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THE ABERDEEN WEEKLY, ABERDEEN, MISSISSIPPI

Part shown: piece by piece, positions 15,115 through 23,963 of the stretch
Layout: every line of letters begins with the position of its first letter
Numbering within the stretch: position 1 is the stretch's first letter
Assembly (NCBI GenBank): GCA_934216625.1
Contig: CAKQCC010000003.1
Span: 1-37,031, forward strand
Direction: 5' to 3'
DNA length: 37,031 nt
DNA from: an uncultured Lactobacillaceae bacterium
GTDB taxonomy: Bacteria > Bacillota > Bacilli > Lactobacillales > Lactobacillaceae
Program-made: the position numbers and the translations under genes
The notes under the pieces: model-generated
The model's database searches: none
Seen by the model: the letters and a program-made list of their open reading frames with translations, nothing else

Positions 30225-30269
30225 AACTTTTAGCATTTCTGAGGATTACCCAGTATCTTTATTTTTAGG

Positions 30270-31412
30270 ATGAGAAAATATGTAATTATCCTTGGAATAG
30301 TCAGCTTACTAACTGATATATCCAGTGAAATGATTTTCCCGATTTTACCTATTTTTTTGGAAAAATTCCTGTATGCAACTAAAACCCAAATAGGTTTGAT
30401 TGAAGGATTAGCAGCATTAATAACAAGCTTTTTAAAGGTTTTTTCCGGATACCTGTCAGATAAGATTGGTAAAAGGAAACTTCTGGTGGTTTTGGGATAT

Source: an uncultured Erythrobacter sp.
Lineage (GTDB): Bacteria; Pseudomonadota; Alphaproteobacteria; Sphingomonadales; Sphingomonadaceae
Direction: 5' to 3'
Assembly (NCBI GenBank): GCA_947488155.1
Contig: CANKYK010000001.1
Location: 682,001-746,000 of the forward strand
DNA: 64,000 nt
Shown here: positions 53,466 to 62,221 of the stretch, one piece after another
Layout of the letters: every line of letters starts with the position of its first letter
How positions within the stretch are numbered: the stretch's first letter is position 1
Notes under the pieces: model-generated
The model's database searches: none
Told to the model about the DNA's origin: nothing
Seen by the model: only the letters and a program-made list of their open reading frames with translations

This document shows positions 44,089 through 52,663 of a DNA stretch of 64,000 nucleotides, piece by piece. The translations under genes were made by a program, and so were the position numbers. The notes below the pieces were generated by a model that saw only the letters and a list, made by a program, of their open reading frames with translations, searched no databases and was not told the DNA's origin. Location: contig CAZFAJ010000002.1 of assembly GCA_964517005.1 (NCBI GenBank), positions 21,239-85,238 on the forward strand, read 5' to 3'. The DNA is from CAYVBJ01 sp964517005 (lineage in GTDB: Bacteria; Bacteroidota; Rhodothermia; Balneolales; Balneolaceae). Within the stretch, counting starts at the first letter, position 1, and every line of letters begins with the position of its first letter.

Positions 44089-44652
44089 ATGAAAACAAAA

GOOD HIGHWAYS GRADING AND PAVING ROADS Average Figures for Whole cf Units; States Given Out by Bureau of Public Roads. THE GIRL, A". HOUSE AND A DOG . By FRANCIS LYNDE Copyright by Charles Scribner'a Sons ' ... Prpard by she t!t?.l State I - ; n ct Ajrii u::ur.) What part of the co-t ef a r a i into grading and structures r!..it CHAPTER XIV- Continued. 9 It was a little after noon, while we were squatting on the floor to eat another meal wanned up over the chip fire, that we found out the answer U all the guesses and learned what the mechanical noises of the night and forenoon had been leading up to. One of the left-overs from the work ing period of the mine was a good-sized steam force pump which, we took it, had once l.een installed on one of the lower mine levels and had been hoisted out of the shaft ahead of the advanc ing water Hood and put under shelter In a corner of the boiler shed. As I was passing my tin cup for more of Daddy's excellent coffee the rattle and clank of a pump began to make itself heard, together with the. coughing chug-chug of the steam exhaust there from. "That's that low-level pump!' I ex claimed. "They must have connected it up with the boil " "Whoosh! that was just as far as I got. In the middle midst of the word "boilers" a two-inch jet of muddy wa ter came curving up through one of the window openings to arch over and fall, splash, all over us as we sat munching our dinner. Kverlastingly ruined the dinner, put out the fire, up set the coffee pot, and made drowned rats of both of us in less time than it takes to tell it much less. So much for that. Of course, we ran and ducked and dodged, J ike the drowned ruts I speak of hunting for a hole. I'.ut now Builerton's devilish engineering ingenuity came into play. 'y some means as yet unknown to us, he had contrived a movable nozzle to his squirt-gun, and in another minute run his shower-bath machine, and the result speedily confirmed this assump tion. In a few minutes the steam pressure had dropped to a point at which it would no longer drive any of the pumps, either ours or the one out side, and the window cataract stopped. "This will be only a breathing space," I prophesied, getting up to squeeze some of the superfluous water out of my clothes. "Bullerton will do one of two things: fire the other two boilers, or disconnect this steam pipe of ours." "Beckon so?" said Daddy. "You'll see in a minute or so." The attack began even while we were speaking, sundry hammerings and txvistings that shook the pipe over head proving that the besiegers were going to stop the leak by cutting us off from the boilers. "Take your whirl at the Inventions, this time Daddy!" I urged. "When there wasn't a single dry spot left in that shaft house. I venture to say that Daddy and I and the dog ran a full mile trying to get out of range of that demoniacal sozzle-maehino, but there wasn't a corner of the place that it couldn't, and didn't, reach. During the night the scoundrels had laid a pipe line from the pump in the boiler shed alongside of our prison fortress; this with an upright exten sion on the business end of It. At the top of the sandpipe stem there was an elbow with a short joint of pipe screwed into it to point our way; and on the end of this nozzle there was a piece of rubber hose. Under the jerky Impulses of the pump strokes this flex ible extension of the nozzle flopped up and down and around and side wise, like the nose of a patent lawn sprinkler; and there you are or there we were. "Oosh-to-Solomon !" Daddy splut tered, "we ain't on the water wagon we're spank inside of It! Are you re memberln, Stannie, that they can keep this gosh-durn thing up f'rever? All in the world they've got to do is to put a stick o' wood on the fire now and then ! Say, son ; they got us goln' and comin'; we ean't eat, and we can't Pleep.no more whatever!" "By heavens, I own those boilers, nnd if I could get a stick of dynamite under 'em, I'd fix the fellow that's fir lng 'em!" I shivered; and then the bright Idea was born. ".Say, Daddy, we can stop it!" I yelled; and Just then the water devU outside made an other fiendish flop and got me square ly In the face. But it didn't drown the bright Idea CHAPTER XV. High Explosives. The Idea was one which ought to have suggested itself much sooner. The steam supply pipe for driving the lIg centrifugals at the shaft-mouth came through the wall over our heads, In Another Minute There Wasn't a Single Dry Spot In the Shaft House. and it was the sight of this pipe, steaming even on the outside of its thick insulating jstcket of asbestos un der the wetting from the water jet, that had set me thinking. A spinning twirl of the engine throttle valve set our machinery In motion, and when I had thrown the purap clutch In, we crouched again In the least-wet corner to watch the index of the tell-tale steamgauge connected Into the supply pipe. We knew that the centrifugals were voracious steam-eaters; we had proved that when we were running them in the week-long test. I had a notion that maybe Bullerton had fired only cae of the battery of three boilers to they get this supply pipe cut out, we'I be in for another ducking and one that we can't stop." Daddy was shaking his head ant wringing the moisture and mud out of his beard. "Jerusalem-to-gosh, Stannic, we got to take a chance!" he muttered. "Any ways. I'd about as lief die as be drowned to death. We'll have to muss that blacksmith shop up and get it out o' the way, somehow. Gimme a matel out o' that tin box o' your'n if they ain't all soaked to a jiz-whizzlln' sop.' I found the matches, which, luckily were still dry, and handed him one Before I fairly realized what he was 'oing to do, he had taken one of the dynamite cartridges out of its bucket hiding place, and was splitting the fuse with his poeketknife. "Open that there door into the shop," he commanded: and when I obeved mechanically, out went the bomb, fiz zing and sputtering, to land in a heap of serap Iron piled on the farther side of the stone-built forge. The sight of it smoking and spitting sparks in the heap of scrap haJf hypnotized me. guess, for I stood gaping at it, with the door held open, until Daddy Hiram jerked me away, slammed the door and yelled to me to help him bar it. We had barely time to get the door closed and fastened with the heavy wo-eden bar and to throw ourselves flat on the floor behind the hoisting machinery before the crash came. As I have previously said, the blacksmith shop was a rather flimsy, shed-like affair, roofed with corrugated iron, and it seemed to us as if broken tim bers and pieces of sheet metal were raining down for a full minute after the blast went olT. The shock to everything in the vicin ity was, of course, tremendous and the stout old shaft-house itself rocked and swayed like a tree in a hurricane. But the walls still stood intact, and when we got up and peeped through a hole which a piece of the flying scrap had torn In the door, we could see what we had done. It was a-plenty. The blacksmith shop had disap peared, leaving nothing but a scatter ing of wreckage. The heavy anvil had been thrown from its block and the forge looked as if a giant had kicked it. Out by the boiler-shed a rack of cordwood had been toppled over and under it a man was struggling to free himself. When he saw the imprisoned enemy that mild-mannered, soft-spoken old soldier that I was shut up with would have opened the door and shot the struggler if I hadn't stopped him. This blowing up of the shop settled the shower-bath business for us def initely. With the Impediment out of the way we had a clear view on this third side; could command the row of miners' cabins, as well as the boil ers in their open shed. When I got through persuading Daddy Hiram that we couldn't afford to murder the wounded, the fellow who had been wrestling with the woodpile had made his exit and there was nobody in sight. Shortly afterward a bullet. fired from somewhere in the forest background, whanged upon our roof, and there were several to follow; but aside from punching a few more holes in the Iron they did no harm. Looks like the 'Hercules' Is the one thing they're most skeered of," said Daddy, with his queer little stuttering chuckle. "ow maybe they'll leave us have time to get ourselves dried out a mite." Totting up the results of the shower- bath we'd had, a bread famine prom sed to be the worst of them. The few cans of beans, tomatoes and peaches the campers stanaoys were un hurt, of course, and the muddled bacon could be washed with water drawn from the flooded shaft. But the flour in Its sack was merely a blob of paste and was beyond redemption and the cornmeal was the same. In view of the results I wondered If Bullerton hadn't shrewdly calculated upon wash ing our commissary out of existence when he planned his overgrown lawn sprinkler. But maybe that was giving him credit for more ingenuity than he really had. Through what remained of the after noon the rifle firing continued, coming sometimes from one angle and some times from another, but always can nily from a safe distance and always under cover of the surrounding forest. Daddy Hiram, grimly optimistic, ex tracted a swallow or so of encourage ment out of the persistent pot-shooting. "Dunno , as you've ever noticed It, Stannie, but If you'll only let a hog alone long enough he'll shove himself under the bob-wire fence far enough to get caught," he said. "Charley Bul lerton, now; he's plum forgot that Tropia's less 'n five miles away "and that sound carries mighty long dis tances In these mountains la clear weather." i "What difference does that make?" I asked. "It may make a heap o' difference. Looks to me like somebody Buddy Fuller, 'r Jim Haggerty, the section boss, r some of 'era down yonder 'd begin a-wonderin', after a spell, what in tarnation all this here blastin and rifle-poppin' up on old Cinnabar is a P'intin' at and come and see." "Do you think the racket will carry that far?" "It sure will. One night afore Tro pia had gone as dead as she is now, a bunch o' eowpunch's got Into an argy ment at Blue-nose Bill's place and we heard the crackln and poppln' up here Jeanle and me like it was just over yonder in Greaser gulch." "Well?" said I, "if your nephew or any of the others hear it, what then?" As I asked the question one of the low-aimed shots tore through the side of the building, struck the iron frame of the hoist, flattened itself and dropped Into the old man's lap. Pick ing up the hot bit of lead to dandle it from hand to hand he went on much as if picking up bullets that were fired at him had been his daily recreation. "Curiosity killed the cat, Stanine, son. You let some one o' the folks down yonder in 'Tropia say, 'By gol I wonder what all that shootin's for?' and the next thing you know, some body'll be moggin' up here to find out." Along about dusk some member of the besieging party tried to make a re connaissance. I happened to be keeping the lookout on the cabin side of our fortress and saw a man dodgiug among the pines back of the house. When I reported to Daddy he took a snap shot at the place I pointed out to him and there was a wild yell and a stir in the J young pines as though a hog were gal loping through them. "Just to let 'em know that we're still alive and klckin'," said the old man, with another of his quavery chuckles. "I reckon maybe that's what they was aimin' to find out." Possibly it was. At all events, the rille fire stopped with the coming of darkness, and as we faced our second night of defense we had plenty of time to sit around and think and speculate upon what the outcome was going to be. Taking it all in all, it was the fan tastic humor of the thing that hit me hardest. Six short weeks earlier peo ple at home had been calling me all the hard names that fall to the lot of the idle ne'er-do-well ; a young chap with enough Inheritance money to keep him in ties and shoes and shirts and to buy gas for his car though that last asked for a good bit on the rising cost of gasoline and not enough to make life, or anything connected there with, very much worth while. Also these same people were saying behind my back, of course, but there were always plenty of them to repeat the saying to my face that I was good stock gone to seed, would never amount to a hill of beans in anything that asked for initiative or resource fulness, or primitive rough stuff of any sort; that I was due to go on dolling myself up and playing skittles to the Mid of the chapter which would prob- alby stage itself in an asylum for the feelJe-minded. Also, again, at that same time, which was six weeks or six thousand years ago, I was en gaged to Lisette ; with mighty little prospect of marrying her, to be sure, but with no thought of marrying any body else. And now ... I looked around at the shadowy walls of the grim old Cin nabar shaft-house, looming darkly and till dripping, tick, tack, from their early-afternoon mud bath ; felt my sog gy clothes; stared across at Daddy Hiram sitting backed up against the hoist with his legs jackknifed and his hands locked over his knees; it was a grotesque pipe-dream ; there was no other name for it. I broke out In a laugh that was a bellow. "Split it up, Stannie," urged the old man dryly. "I allow you ain't goin to be close-fisted enough to keep a good joke all to yourself In no such a hoe down as this." "I'll try," I said, and did it the best I knew how, giving him some idea of the life I had lived and its earth wide, abysmal difference from the ex perience of the past six weeks. Silence for a time and then: "Book-learnin' arid good clothes and eatin' with a flat fork 'r all right, Stannie, but they don't make the man u'r the woman ; there'sot to be some thin' inside; sornethln' a heap bigger than any o' them things." "Quite so," I admitted. Another silence and at the end of It the old philosopher again: "You been sort o' sore about my Jeanie, since yesterday . . . She's been eatin' your gran-paw's bread, like nie, and you thought, and I thought, I- Mi ill I Stared Across at Daddy Hiram. that she might at least 've waited a little spell afore she run off with Char ley Bullerton. Maybe we've been jumpin' at things too sudden, Stannie. What made her ride 'way up yonder to Greater sidiu' to catch that train? And how come Charley Bullerton to marry her one day and be up here with his bunch o' gunmen by daybreak the nex' mornin'?" "Has Jeannie friends in Angels with whom she could be staying?" I asked. "Not a single soul. He'd a-had to leave her at the Chink's hotel; and that ain't no place for a woman, mar ried 'r t 'otherwise." "But supposing they didn't go to Angels?" "There ain't no other place they could go and .let him get back, as you might say, in the same day." "Say it all, Daddy." I prompted. . "There ain't much to say, Stannie. boy, 'ceptin' what I said afore, that maybe we'd been jumpin' at things sort o' blind-like. Jeanule's got a heap o' sense if I do say It as shouldn't and the whole gee-ripittin' thing, as we been puttin it up, ain't no more like her than winter's like dog-days." loooooooooocoocxxxxxxxxxxxxxxxxxxxxxxxxxxxxxxxxxxxxxx) NO QUESTION ABOUT HER LOVE Having run the subject Into a cor- There appeared to be little enough ner we were both speechless for a lit- time for any defensive move. The as tie time and I think it was almost with phyxlatlng gas was coming stronger a sense of relief that we sprang alert I every moment, and any search for Its when the dog, hitherto sleeping quietly source seemed utterly hopeless. Yet at our feet," jumped up and ran to hold we went at it, coughing and choking. his nose at the threshold of the door I and stumbling over everything in the opening upon the dump head. I darkness, as a matter of course. After all It was Barney who (I honor CHAPTER XVI him with the human pronoun because he certainly deserved it) it was Bar- Burnt Matches. ney who showed us the devil's door- Following the dog to the door, we way. The red glow was now sending could neither see nor hear anything enough light through cracks and crev omg on outside, though Barney's ices and the bullet rippings overhead sniffings under the door and his low to make our inner darkness a degree growl warned us that something was or so less than Stygian. Missing the afoot, either on the dump head or in f dog for a moment at our common the partly wrecked cabin beyond, breathing hole, we saw him circling a While we were still peeping and peer- particular spot in the floor and snarl ing, each at his auger-hole and each lng at It as if it were something alive ready to take an offhand shot at any- At that we both remembered that thing that seemed suspicious, the si- the shafthouse floor was raised a foot lence of the mountain night was ripped or so from the rocky ledge on the and torn by the most hideous clamor down-mountain side, and that imaginable, arising, apparently, in the I space underneath was partly cabin or perhaps from the groving of Daddy pointed to the circling dog. irees just Denind it. me racKTt was "Barney's got it!" he panted. deafening; comparable to nothing that "They've run their chimney up under Id ever heard; a magnified orchestra- the floor!" Then: "Where in Sam tion, so to speak, of the pandemonium Hill did you leave that ax? made by a crowd of country boys The ax was near at hand and I ran serenading a newly married pair with for It. Holding my breath I began to tin pans and such-like noise-making chop madly at the floor planking. Bv implements. this time the nir "What in the name o' Joab!" stut- was impossible to breathe it. and after ! tered Daddy Hiram. "Beckon tliem a few blows I had to drop the ax and gosh-dummed pirateers 've gone-plum' run to the breathing gap. Daddy took loony?" I his cue instnntlv. snatching nn tt.e n-r 'Wait, I qualified, and I had to as I flung it down and hacking awav shout to make myself heard. "There'll as long as he could hold his breath, be more to follow. This is only the When he was forced to make a bolt curtain-raiser." for the life-savinsr bole In the door. T But my guess appeared to be no ran in again; thus got a couple of the good. For quite some little time we floor planks loose and pried them out. crouched, guns at the ready, prepared in the space beneath the open to repei me as.-auit wnicn we natural- cracked floor we found Bullerton's ly supposed would l.e made under chimney end; an old discarded boiler cover of the distracting racket. But flue, it seemed to be. leading nn from there was no assault, though the mean- the bench below. From iine.irrl-.in- Ingless clamor kept up without abate- the deadly thing to muzzling it with Illent. nns rtf rmr w-ot- hit o nl.-nt i,-.o i - - w.. i , , v i 1 tun n to no i ia; l.y the time we were beginning to breathless work of onlv a minute or grow a trifle hardened to it the clamor two: and with the ms-nmin tim shut stopped as abruptly as it had begun off. the air in the shafthouse soon be- and the silence which succeeded was came bearable again, the hole we had exen more oeaiening man tne noise chopped through the floor serving as had been. While I fancied 1 could see dim figures stealing down the road more or less permanent, and uh goes into the paving, which eventually wear out? This question is answered fi: statistics compiled bv the h-:r. public roads of the Unite i s-.;r, partment of Agriculture ,.n pleted federal-aid roads. i::v..;v: d'H miles of read, at a tetal e ?ll:.o o e . f t; ,. t e:;,i a s:, cent went into grading. 14 j ;.: Into structure. 2 per cent i:.t ing. and o per cent for er.g::w These are the average t:g::r- :" whole of the United Stat, s bur is considerable variation in d.: sect ions. In the Middle A!h;n':o ? a here grading is not h ay and tmst be built for heavy trn.n'U ost of the paving ri-e to To p mil the grading and structures i io per cent and 'J per cent, re-: r In the Mountain states the em is very different, nnn ! o vork being new construction i envy grading, nnd the h I-..rt tauy tn v. i h J - Daily Routine of Married Woman, De scribed by Herself. Surely Suffi cient to Prove It. Here is a sample of why one woman Is too busy to be unhappily married, as she writes it herself: "At 7:30 o'clock breakfast Is on the table. Dad is ready, but where is the school girl? 'Dad, you go on and eat; I have to get that child ready for school.' She is standing on one foot, holding her stocking in her hand. " 'Mother, if we caught a bluebird could we catch a bluebird, mother?' "'Yes, dear; now lace up your shoe while I brush your hair.' "We could give it to Dorothea; she has a cage.' " 'Honey, hurry up. You will be late. " 'Well, I want to catch a bluebird. " 'Now, darling, brush your teeth while I fry daddy's eggs.' " 'Did you brush your teeth? "'Do I have to?' "'Of course. Do you want to be ugly?' " 'Won't I get to go to parties if I am ugly?' " No ; but for goodness sake come to breakfast. " 'Mother, dad cries, 'come and eat with me.' "'I simply can't. -dad. See that this child gets something fnside her, will you? I have to dress little sister. She's up now.' "After dad and the school girl go, sister ds made ready for breakfast. Mother puts the Iron on to heat. Sis ter will not eat her cereal, and mother has to feed her. The Iron gets too hot. While it Is cooling mother puts the vacuum cleaner to work on the living room. She makes the beds. She cleans the house. She irons, until 11.30. She hurries to get lunch. She rushes to finish a pair of bloomers. , She makes buttonholes while the oven heats. She makes a pie while sister practices on the piano. She gets dinner. She watches small sis ter playing. She shoos home whooping - coughing child and rescues the piano from an apple core. She never wonders if her husband loves her. She is too busy. She loves him or she would never, never, never mend his sox." Unwritten Law of Hospitality. No less binding than the IJippo crntic oath, taken by physicians on en tering their profession, promising never to divulge any secrets obtained through their practice as physicians, Is the great unwritten law of hospi tality that makes it obligatory on the host or hostess or members of the host's household, to respect the per sonality of all those who tarry within their gates. Recounting peculiari ties or petty faults of our neighbors and acquaintances is at best a mean way of diverting ourselves and our friends though it Is something that we all do at some time or other but when the persons about whom we gossip are our guests, or the infor mation we have about them was de rived when they were our visitors, our conduct Is beneath contempt. Dances Borrowed From Birds. Like the art of song, that of the dance Is employed by many birds pri marily In the courtship of the female. The biggest bird of all the ostrich is a most Indefatigable dancer, par ticularly enjoying the waltz. The moor cock is another dancing bird, from which the peasants of upper Bavaria have borrowed their famous "flat shoe dance," or clog dance. Head Work. Mrs. Woodpecker Come get on the job I You've got a lot of drilling and excavating to do on our new home. Her Mate Ilave a heart! Think I can work with this headache Tve got this morning T that led to the bench below, I heard Daddy say : "Now, what in the name o' .Tehoiachim " He had turned away from his peep hole and I could sense, rather than see. that he was rubbing his eyes. Then I realized that upon me, also, a sudden blindness had fallen ; the interior of the shafthouse had become as dark as the inside of a pocket. The effect was so stupefying that It took both of us a minute or so to understand that some change as yet undelinable had been wrought either in us or In our surroundings during the noisy in terlude. "Great Jehu !" exclaimed the old man though he was within arm's reach I could make him out only as a dim shadow "Great Jehu ! I 1 b'lieve I'm goin' blind. Stannie! I I can't see nothin' a-tall !" "Don't worrj ," I hastened to say ; "I'm in the same boat. We've been looking too long and steadily through those auger-holes. It'll pass in a min ute." But it didn't pass and presently the voice of my old side partner came asraln out of the darkness. "P'raps it's cloudin up some," he suggested in a half-whisper. T can't see no stars through them windows." At this I looked toward the window openings, but the Interior blackness had blotted them out completely. Al most Instinctively I turned back to the door and put an eye to a loophole. One glance was enough. The trouble, whatever it might be, was with us and not with the sky. The stars were shining as brightly as ever. "Don't move. Daddy," I cautioned, and then groped my way along the wall and climbed to the top of our earth-sack breastwork at a point which I guessed to be under the nearest of the two windows. When I drew myself up and tried to thrust a hand through the opening the mysterious darkness was ex plained. The window embrasures were stopped up, both of them, on the out side by something that felt like a heavy canvas curtain, though how the curtain was held in place I could not determine. But it was firmly braced in some way. With all the purchase I could get which wasn't much I couldn't dislodge it or push it aside. Making my way back to the door I told Daddy what I had found. "Huh!" he said; "that old tarpaulin that was out yonder In the ore shed. How d'ye reckon they got It there, Stannie?" "It's hoisted on a framework of some kind, and they did It while we were rubbering and trying to find out what all that noise was about." We were not kept very long in doubt as to what the next enemy move was to be. With the cessation of the tom tom clatter the collie had grown curi ously restless. We couldn't see him. but we could hear him j-unnlng from post to pillar, sniffing at the cracks and occasionally giving a whining growl. Iresently he began to cough and sneeze; then he came racing back to us, flattening himself to hold his nose to the crack under the door and taking long breaths as If he were half stifled. I stooped to pat him and Im mediately Imagined I was smelling burning sulphur matches. "Get down here, Daddy, and smeli this dog!" I whispered. "Is It old fashioned matches, or what?" One sniff was all that the old man needed. Gosh-to-gee-whlz brimstone !" he choked; "them devils are smokln' us out ! That's why they .stopped up them windov holes; so we couldn't get any alrr - An Improved Road in the Rocky M obtains. of surface is nt ne essary. group of states the est of amounted to 'X per cent, strm per cent and paxing 42 per o- a ventilator through which the cool, crisp night air came rushing in a re vivifying blast. Our first care, after a prolonged silence led us to believe that the raid ers had withdrawn to study up some fresh scheme for getting rid of us, waa to get a bar and pry our txx-o doors open so that the breeze might blow through and air the place out a bit. Closing and barring the doors after the sulphur stench had been reduced to a mere match-box odor, we estab lished our nlght-xvatch. Daddy Hiram taking the first trick under a solemn promise to call me at the end of a couple of hours. This time he behaved better, rousing me a little before mid night, lie reported everything quiet, j H"w large is tne ave: and pointed to the sleeping dog as exi- j how fat d.es it travel? donee that there were no intruders I and others of inter.-t within smelling distance. "Been that-axvay ever since you turned in," he said, meaning, as I took it, that the dog had been resting easy. In t! TRAFFIC CENSUS OF IflUCKS Information as to Speed and 6 ze cf Average Vehicle Obtained in New England. and timers the hi. r: i i : i r wmmm& I ot sxvered bx- in recent tra!?:.e -eii.t: reati of puM:V r Department of Ar the mo-st tra ' l-airlnnd. The e.-n 4.' per cent oft! capacity or 1 and tons 2'2 ami o tons ; per cent of the than o tons c;ii On a level s xvhich th tr t mi : u ere ity. stretch of To eel Of motor -C1 1;..- i xvas timed, it xxas found t'.u n: r- t rucks traveled at a speed of n. :' an hour than at any th-r rate. 'IT .r- ty-seven per cent traveled ?-.:' nn hour or faster, line driver said be xvas in a there, xvas found to be speed of 45 miles an !; tr i . TREES FOR STATE HIGHWAYS I f Pit I Daddy Took His Cue Instantly. "Tou can just keep an eye on Barney. If anything goes to stirrin', he'll know it afore you will." Nothing did stir; and after Daddy had gone to wrap himself in his damp blankets, I had my work cut out for me keeping axvake ; In fact, I shouldn't want to sxxear that I was fully awake during all of the one hundred and txventy minutes that my gentry-go last ed. No matter about that. Bullerton during my watch; and when I turned the fortress over to Daddy at two o'clock I was able to pass the "all quiet" report back to him and go to the blankets with an easy conscience. I had Just dropped asleep, as it seemed to me though In reality I had slept like a log for more than two hours when Daddy Hiram came , to shake me awake. "Sornethln' doln'," he announced quietly, and when I sat up I saw that the collie was moving uneasily from one door to the other, stopping now and then to stand motionless with his ears cocked and his head on one side: "Barney hears something," I ven tured; and a moment later Daddy broke In : "Huh! It's plain enough for my old ears, now; It's a wagon comin' acros? the bench." (TO BE CONTINUED.) If Planted 50 or GO Feet Ap-srt Will Not Harm Roads and W Add Pleasure. The Minnesota fores ry .:' in the capitol at Sr. l'anl i- ; nut trees for j.lanii;- on t'.e ! ways of Msnneota. T)c p!:;r. thee state highways with mental or fruit trees should le al once. If the road is pro; . : i v .-s so that it drains wen and t;... rr-- set C0 or (V) feet apart t!.-y xx ; harm the roads in the i-.;-! an ! v add much to the pleasure : along them In t!. future !. l Cady, associate pr -r of hTt:. Cure, University Farm.. Fa;:'. Big Program ir. New Mexico. The state highway e..m:ai-;-.-i in New Mexico has launched a big road building program xvith six n-w eral aid projects, one to r,,c -707.02. a second to cost 1 " ' 7. a third $r.H.;t;2.S7, the fourth $11 '.. 7:i. a fifth $G0,S44.49 und the sixth 74-191.47. Best Use of Funds. The states can do better er to themselves and tie country time than by Uain their nwii f for actual construction. for Contracts in Or-etm. Tie Oregon state highxray com skm awarded 'contracts recently 17.3 miles of highxvay, xrith a three Inch aspbaltic concrete hae and a two-inch asphaltlc concrete xveiring surface. Tractor Equipment Best. Owing to the Immense saving in tim and labor with a reduction in final cot, the construction of roads by uiean of tractor 'equipment Is far ahead of the old method of using horse-drawn equipment.